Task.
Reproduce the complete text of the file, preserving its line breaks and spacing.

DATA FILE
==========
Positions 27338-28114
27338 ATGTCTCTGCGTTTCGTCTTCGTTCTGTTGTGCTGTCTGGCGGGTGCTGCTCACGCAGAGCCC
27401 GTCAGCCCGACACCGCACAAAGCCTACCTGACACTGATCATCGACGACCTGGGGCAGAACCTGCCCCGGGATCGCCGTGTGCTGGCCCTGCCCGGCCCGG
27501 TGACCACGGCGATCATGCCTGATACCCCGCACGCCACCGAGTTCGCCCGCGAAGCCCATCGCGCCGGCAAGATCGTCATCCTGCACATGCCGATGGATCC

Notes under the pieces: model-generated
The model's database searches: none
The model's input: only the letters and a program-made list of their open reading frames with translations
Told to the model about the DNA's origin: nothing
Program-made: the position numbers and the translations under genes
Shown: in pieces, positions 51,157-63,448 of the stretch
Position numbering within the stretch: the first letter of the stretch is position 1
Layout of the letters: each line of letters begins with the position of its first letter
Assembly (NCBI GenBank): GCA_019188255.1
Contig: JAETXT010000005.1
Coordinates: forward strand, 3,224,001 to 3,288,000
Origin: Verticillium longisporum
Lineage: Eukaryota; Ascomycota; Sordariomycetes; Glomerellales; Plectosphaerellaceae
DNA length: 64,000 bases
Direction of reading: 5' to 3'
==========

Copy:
Positions 27338-28114
27338 ATGTCTCTGCGTTTCGTCTTCGTTCTGTTGTGCTGTCTGGCGGGTGCTGCTCACGCAGAGCCC
27401 GTCAGCCCGACACCGCACAAAGCCTACCTGACACTGATCATCGACGACCTGGGGCAGAACCTGCCCCGGGATCGCCGTGTGCTGGCCCTGCCCGGCCCGG
27501 TGACCACGGCGATCATGCCTGATACCCCGCACGCCACCGAGTTCGCCCGCGAAGCCCATCGCGCCGGCAAGATCGTCATCCTGCACATGCCGATGGATCC

Notes under the pieces: model-generated
The model's database searches: none
The model's input: only the letters and a program-made list of their open reading frames with translations
Told to the model about the DNA's origin: nothing
Program-made: the position numbers and the translations under genes
Shown: in pieces, positions 51,157-63,448 of the stretch
Position numbering within the stretch: the first letter of the stretch is position 1
Layout of the letters: each line of letters begins with the position of its first letter
Assembly (NCBI GenBank): GCA_019188255.1
Contig: JAETXT010000005.1
Coordinates: forward strand, 3,224,001 to 3,288,000
Origin: Verticillium longisporum
Lineage: Eukaryota; Ascomycota; Sordariomycetes; Glomerellales; Plectosphaerellaceae
DNA length: 64,000 bases
Direction of reading: 5' to 3'